Maybe you’ve heard that an asteroid will make a close call with the Earth this week? Well fear not, doom and gloom it will not bring, but a wealth of new scientific information. A few premier radio telescopes are getting ready to catch a unique “spin” on this particular asteroid.
This particular space rock has the glamorous name of 2012 DA14. The 150-foot (45 meter) wide asteroid will come closer to the Earth than some of our highest orbiting geosynchronous and weather satellites on Feb. 15th. This is still a clear and definite miss for those of us that call Earth home, but it is closer than an asteroid of such a size has come in recent history, and this gives astronomers a unique observing opportunity.
A little while after closest approach, NASA’s 230-foot Goldstone radar dish will transmit a radio signal at the asteroid that will be reflected off of its surface and detected by several telescopes in New Mexico. The recently beefed-up Karl G. Jansky Very Large Array (VLA) will work in tandem with several dishes that make up the Very Long Baseline Array (VLBA) to work as an interferometer and pick up the reflected radio waves from the asteroid in an attempt to measure the asteroid’s spin.
Since an asteroid is not a perfect reflector, the radio waves reflecting off the surface can interfere with each other in a way that produces a “speckle” pattern. This is a well-known optical effect that can be captured with very high time resolution, pushing the capabilities of the VLA’s new correlator. If you’re fast enough, you can catch the speckle pattern rotating in the direction that the asteroid rotates by seeing which pair of antennas in the interferometer catches the speckles first.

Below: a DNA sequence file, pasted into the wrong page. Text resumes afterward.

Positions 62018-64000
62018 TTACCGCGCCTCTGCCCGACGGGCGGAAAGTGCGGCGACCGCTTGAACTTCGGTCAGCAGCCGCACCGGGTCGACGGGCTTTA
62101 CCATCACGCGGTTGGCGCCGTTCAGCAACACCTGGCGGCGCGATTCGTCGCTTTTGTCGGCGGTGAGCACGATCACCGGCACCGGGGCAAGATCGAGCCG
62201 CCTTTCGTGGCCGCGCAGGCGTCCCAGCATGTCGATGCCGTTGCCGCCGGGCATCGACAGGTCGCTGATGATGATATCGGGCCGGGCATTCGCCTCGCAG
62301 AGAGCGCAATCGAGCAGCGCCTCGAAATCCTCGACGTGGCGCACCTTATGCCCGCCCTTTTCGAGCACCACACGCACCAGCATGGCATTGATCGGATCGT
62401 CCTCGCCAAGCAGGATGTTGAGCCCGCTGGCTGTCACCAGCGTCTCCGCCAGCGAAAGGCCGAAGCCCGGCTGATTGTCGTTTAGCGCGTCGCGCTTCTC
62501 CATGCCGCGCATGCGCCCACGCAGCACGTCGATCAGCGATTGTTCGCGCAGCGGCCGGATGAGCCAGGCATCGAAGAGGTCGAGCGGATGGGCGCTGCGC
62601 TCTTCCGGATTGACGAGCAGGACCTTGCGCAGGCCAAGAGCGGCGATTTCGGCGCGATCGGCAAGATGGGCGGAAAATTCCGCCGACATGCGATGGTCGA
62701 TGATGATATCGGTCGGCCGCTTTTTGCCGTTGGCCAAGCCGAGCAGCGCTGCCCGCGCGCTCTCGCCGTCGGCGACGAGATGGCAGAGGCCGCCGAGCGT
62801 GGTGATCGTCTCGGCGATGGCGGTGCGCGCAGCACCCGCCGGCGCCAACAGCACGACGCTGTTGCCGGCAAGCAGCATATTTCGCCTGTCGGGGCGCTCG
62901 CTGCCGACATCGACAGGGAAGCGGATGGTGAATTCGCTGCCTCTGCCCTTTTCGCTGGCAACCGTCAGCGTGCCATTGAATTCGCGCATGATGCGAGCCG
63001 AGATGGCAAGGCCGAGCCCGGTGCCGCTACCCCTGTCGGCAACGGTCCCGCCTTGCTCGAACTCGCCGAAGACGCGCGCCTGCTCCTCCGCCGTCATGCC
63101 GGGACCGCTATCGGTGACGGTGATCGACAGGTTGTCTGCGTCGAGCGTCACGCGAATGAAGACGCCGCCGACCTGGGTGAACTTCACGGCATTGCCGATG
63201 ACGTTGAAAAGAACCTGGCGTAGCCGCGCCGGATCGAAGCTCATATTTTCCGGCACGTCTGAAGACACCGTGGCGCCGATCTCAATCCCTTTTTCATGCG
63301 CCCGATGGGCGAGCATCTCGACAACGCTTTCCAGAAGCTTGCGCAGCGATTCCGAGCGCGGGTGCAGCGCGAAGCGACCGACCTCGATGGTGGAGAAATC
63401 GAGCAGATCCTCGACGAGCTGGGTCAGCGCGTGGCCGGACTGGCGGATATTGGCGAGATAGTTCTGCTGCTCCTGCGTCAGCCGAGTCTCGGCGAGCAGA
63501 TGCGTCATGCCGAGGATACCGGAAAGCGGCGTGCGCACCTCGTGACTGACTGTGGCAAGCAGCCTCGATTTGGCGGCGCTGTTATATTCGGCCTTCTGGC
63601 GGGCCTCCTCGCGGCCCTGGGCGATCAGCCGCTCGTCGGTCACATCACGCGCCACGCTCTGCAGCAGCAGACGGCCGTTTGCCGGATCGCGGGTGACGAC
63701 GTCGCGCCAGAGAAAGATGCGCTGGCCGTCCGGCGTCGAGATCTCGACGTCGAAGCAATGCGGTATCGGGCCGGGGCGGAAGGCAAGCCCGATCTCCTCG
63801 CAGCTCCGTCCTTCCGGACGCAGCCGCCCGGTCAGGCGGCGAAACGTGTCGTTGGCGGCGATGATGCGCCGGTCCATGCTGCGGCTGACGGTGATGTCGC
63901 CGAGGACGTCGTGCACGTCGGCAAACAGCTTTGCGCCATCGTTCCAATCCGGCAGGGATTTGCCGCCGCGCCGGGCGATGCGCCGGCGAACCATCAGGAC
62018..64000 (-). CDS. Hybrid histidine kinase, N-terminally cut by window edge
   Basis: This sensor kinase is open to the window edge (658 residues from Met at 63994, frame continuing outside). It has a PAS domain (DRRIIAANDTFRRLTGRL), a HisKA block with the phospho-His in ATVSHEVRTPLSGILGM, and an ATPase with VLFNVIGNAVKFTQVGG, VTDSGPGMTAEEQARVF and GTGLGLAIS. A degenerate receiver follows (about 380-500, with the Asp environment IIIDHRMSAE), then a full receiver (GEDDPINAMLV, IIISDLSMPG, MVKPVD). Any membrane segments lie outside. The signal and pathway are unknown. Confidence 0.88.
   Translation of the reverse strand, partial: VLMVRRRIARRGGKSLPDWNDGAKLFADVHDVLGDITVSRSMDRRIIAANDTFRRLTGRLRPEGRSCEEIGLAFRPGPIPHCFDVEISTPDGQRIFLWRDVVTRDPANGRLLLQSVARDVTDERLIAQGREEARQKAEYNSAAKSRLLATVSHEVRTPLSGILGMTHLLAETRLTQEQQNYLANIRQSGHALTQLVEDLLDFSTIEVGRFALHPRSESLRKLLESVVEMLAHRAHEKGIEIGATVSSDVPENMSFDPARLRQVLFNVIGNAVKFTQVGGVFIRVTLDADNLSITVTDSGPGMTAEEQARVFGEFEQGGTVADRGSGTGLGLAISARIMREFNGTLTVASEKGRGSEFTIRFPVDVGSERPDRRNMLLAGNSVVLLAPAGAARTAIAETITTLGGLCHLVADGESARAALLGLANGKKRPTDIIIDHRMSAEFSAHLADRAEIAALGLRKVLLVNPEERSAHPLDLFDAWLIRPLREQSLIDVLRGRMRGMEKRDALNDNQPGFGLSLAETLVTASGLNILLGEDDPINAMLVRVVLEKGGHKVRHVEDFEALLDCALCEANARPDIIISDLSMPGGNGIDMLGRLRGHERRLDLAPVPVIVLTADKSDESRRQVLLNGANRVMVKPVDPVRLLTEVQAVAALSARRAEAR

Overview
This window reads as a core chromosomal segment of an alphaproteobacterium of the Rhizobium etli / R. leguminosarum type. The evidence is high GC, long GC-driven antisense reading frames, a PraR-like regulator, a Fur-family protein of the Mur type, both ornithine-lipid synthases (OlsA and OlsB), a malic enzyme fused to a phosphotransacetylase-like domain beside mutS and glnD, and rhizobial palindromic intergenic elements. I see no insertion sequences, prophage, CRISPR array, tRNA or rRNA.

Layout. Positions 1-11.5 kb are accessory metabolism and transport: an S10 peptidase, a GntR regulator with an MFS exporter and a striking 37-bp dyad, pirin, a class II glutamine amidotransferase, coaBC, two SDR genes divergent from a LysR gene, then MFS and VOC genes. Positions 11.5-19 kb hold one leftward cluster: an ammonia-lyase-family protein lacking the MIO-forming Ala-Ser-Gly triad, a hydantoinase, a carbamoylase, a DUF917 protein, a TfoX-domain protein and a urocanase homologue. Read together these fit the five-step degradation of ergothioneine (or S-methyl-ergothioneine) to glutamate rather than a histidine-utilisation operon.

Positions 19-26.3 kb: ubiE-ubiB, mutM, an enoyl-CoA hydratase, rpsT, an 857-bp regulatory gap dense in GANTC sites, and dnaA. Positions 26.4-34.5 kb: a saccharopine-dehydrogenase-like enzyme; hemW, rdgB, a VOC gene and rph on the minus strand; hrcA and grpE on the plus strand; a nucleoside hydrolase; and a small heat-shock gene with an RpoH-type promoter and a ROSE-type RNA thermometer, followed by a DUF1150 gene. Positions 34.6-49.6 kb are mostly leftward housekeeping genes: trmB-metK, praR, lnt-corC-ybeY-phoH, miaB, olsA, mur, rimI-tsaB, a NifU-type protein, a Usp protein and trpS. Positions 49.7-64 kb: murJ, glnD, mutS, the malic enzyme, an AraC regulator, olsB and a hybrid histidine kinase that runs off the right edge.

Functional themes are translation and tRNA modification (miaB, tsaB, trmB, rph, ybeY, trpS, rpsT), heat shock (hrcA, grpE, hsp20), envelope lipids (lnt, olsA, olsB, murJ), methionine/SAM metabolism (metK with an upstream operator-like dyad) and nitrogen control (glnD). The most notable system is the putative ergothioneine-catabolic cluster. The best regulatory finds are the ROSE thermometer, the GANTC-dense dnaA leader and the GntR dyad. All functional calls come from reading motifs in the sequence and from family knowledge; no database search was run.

The antennas need to be separated by some distance, which is why the VLBA antennas scattered across New Mexico are in use along with the VLA. This gives the precision needed to make an accurate measurement of the asteroid’s spin as it tumbles past.
The asteroid spin is necessary to understanding the future orbit of 2012 DA14 and more about the process that can get an asteroid spinning in the first place. Known as the Yarkovsky effect, the sun heats up the side of the asteroid facing it, as you would expect. That side then radiates away heat as infrared radiation, again, as you would expect.
If the asteroid is spinning in a direction opposite to its orbit, the warm side is facing in the direction of motion and can thus slow down the asteroid as it gives off infrared radiation. (See illustration at top.) If the asteroid is spinning in the same direction as the orbit, this effect will cause it to speed up, changing the orbit ever so slightly over time. As principal investigator Michael Busch points out, this effect is always changing the orbit ever so slightly, even when the asteroid is not near Earth.
Gloom and doom? No. Important science? Yes. A chance to use a complicated, interesting, and novel technique to make a difficult astronomical measurement? Definitely yes! This is yet again one of those cases where the real science is far more interesting than the fearful, doomsday “fluff” that can surround the story.
Image Credits: Top – Alexandra Bolling, NRAO/AUI/NSF; Bottom – Google Maps and me
Other sources: VLA proposal to observe 4179 Toutatis using the speckle method. The description here finally got me to wrap my head around the subject!